South Korean semiconductor firm, SK hynix Inc., is reportedly considering to co-invest in the acquisition of Arm, the British semiconductor design company, by taking part in a consortium that is bidding for it, according to the company’s co-CEO, Park Jung-ho.
In a briefing, Park stated that as Arm plays an important role in the global ecosystem of semiconductors, the ecosystem will not allow one single entity to have the full advantage of the acquisition’s benefit.
A subsidiary of SK Group, SK hynix is the world’s second-largest memory-chip manufacturer. The company held a shareholder meeting recently on Wednesday, 30th March, during which Park stated that the firm was considering to co-invest with other enterprises.
This follows Park’s remarks during an earlier shareholder meeting, which took place a day before, where he claimed that he will be heading to Silicon Valley by April for takeover talks of Arm.
Park is also the chief executive officer of SK Group’s investment affiliate, SK Square, which also holds a 20% stake in SK hynix.
American chip major, Intel, has also expressed interest in joining the consortium. With Pat Gelsinger, CEO of Intel, stating that talks regarding the consortium had begun even before SoftBank Group had offered to sell shares of Arm to American chip designer Nvidia.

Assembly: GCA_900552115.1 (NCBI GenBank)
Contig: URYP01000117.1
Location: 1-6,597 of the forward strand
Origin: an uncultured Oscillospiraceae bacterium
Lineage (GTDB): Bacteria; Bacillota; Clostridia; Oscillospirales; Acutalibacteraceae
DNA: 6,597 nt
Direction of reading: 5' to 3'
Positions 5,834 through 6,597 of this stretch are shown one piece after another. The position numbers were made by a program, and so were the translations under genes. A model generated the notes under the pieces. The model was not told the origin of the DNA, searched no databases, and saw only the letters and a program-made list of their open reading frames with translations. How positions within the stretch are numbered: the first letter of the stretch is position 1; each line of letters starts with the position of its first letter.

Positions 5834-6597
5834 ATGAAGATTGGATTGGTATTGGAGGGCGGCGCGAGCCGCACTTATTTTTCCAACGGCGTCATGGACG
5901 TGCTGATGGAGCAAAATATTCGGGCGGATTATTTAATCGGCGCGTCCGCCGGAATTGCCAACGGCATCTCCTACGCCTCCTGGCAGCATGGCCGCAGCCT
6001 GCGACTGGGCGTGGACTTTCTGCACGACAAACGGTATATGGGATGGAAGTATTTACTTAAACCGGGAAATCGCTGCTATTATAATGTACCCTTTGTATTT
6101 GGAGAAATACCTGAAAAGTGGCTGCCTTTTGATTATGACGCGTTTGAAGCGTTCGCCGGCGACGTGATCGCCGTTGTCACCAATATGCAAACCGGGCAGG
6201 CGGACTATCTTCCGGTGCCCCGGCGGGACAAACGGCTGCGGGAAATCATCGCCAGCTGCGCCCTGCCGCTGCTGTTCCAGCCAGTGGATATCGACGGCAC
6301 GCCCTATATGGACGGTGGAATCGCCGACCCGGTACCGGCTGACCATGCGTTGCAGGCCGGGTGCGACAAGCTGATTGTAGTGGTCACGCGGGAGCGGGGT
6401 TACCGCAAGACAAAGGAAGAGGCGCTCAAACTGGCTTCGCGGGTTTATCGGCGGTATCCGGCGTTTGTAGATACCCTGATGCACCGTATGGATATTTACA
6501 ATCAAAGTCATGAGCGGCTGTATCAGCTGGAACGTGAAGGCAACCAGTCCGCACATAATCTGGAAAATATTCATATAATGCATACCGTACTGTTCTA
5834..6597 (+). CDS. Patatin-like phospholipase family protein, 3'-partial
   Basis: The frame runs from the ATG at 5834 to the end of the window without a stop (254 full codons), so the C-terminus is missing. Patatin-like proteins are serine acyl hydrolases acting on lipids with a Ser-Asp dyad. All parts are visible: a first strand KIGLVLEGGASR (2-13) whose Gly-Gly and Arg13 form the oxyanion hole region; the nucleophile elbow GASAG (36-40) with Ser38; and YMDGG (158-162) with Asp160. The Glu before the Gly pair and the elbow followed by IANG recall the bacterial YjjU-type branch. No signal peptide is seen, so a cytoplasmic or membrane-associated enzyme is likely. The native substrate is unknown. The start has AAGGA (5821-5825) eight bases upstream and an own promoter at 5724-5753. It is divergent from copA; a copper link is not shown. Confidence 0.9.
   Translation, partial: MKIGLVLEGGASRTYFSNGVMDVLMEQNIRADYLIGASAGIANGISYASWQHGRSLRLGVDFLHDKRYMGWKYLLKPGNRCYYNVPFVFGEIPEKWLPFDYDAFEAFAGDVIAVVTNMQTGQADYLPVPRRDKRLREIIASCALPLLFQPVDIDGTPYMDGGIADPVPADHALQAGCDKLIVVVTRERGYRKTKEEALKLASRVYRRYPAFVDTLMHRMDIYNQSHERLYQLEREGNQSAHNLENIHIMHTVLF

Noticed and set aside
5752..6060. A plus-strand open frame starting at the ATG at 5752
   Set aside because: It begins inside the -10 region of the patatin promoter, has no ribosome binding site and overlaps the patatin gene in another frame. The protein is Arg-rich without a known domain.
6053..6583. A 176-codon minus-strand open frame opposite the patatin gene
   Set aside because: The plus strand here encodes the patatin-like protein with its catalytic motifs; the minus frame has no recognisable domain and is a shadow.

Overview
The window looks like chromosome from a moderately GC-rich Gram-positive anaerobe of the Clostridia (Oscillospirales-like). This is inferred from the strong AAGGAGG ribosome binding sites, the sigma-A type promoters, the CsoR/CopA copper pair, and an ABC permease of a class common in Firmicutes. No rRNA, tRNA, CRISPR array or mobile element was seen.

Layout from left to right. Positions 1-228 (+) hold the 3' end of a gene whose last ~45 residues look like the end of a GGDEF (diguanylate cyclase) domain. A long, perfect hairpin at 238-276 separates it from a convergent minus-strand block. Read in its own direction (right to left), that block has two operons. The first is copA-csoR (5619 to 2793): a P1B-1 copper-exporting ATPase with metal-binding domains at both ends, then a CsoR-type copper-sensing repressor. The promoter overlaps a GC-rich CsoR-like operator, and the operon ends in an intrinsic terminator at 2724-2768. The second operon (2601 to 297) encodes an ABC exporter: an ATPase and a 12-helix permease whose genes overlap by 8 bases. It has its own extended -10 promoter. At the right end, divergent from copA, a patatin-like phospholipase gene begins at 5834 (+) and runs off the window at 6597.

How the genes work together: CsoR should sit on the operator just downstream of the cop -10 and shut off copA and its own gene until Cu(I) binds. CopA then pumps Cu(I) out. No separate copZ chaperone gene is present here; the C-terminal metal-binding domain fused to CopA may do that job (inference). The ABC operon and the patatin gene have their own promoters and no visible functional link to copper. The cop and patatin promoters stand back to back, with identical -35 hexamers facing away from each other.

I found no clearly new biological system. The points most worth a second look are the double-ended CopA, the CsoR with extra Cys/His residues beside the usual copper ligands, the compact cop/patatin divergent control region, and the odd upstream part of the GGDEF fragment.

SoftBank, the parent company of Arm, had immediately laid out a plan for making Arm publicly listed or finding a consortium that will buy Arm’s stake by 2023 following the failure of Nvidia’s acquisition of Arm.
SK hynix has been expanding its global presence via local as well as overseas acquisitions. Recently, it purchased an entire stake in Key Foundry, a local wafer foundry maker, for ₩575.8 billion ($476 million).
Currently, the chipmaker is in the process of acquiring parts of Intel’s NAND and SSD business, having completed the first phase of the transaction in December, for $7 billion, via its American subsidiary Solidigm. The second phase deal is expected to close by 2025 for another $2 billion.
In 2018, SK hynix had joined a consortium for controlling Japanese conglomerate Toshiba’s memory chip operations, led by Bain Capital.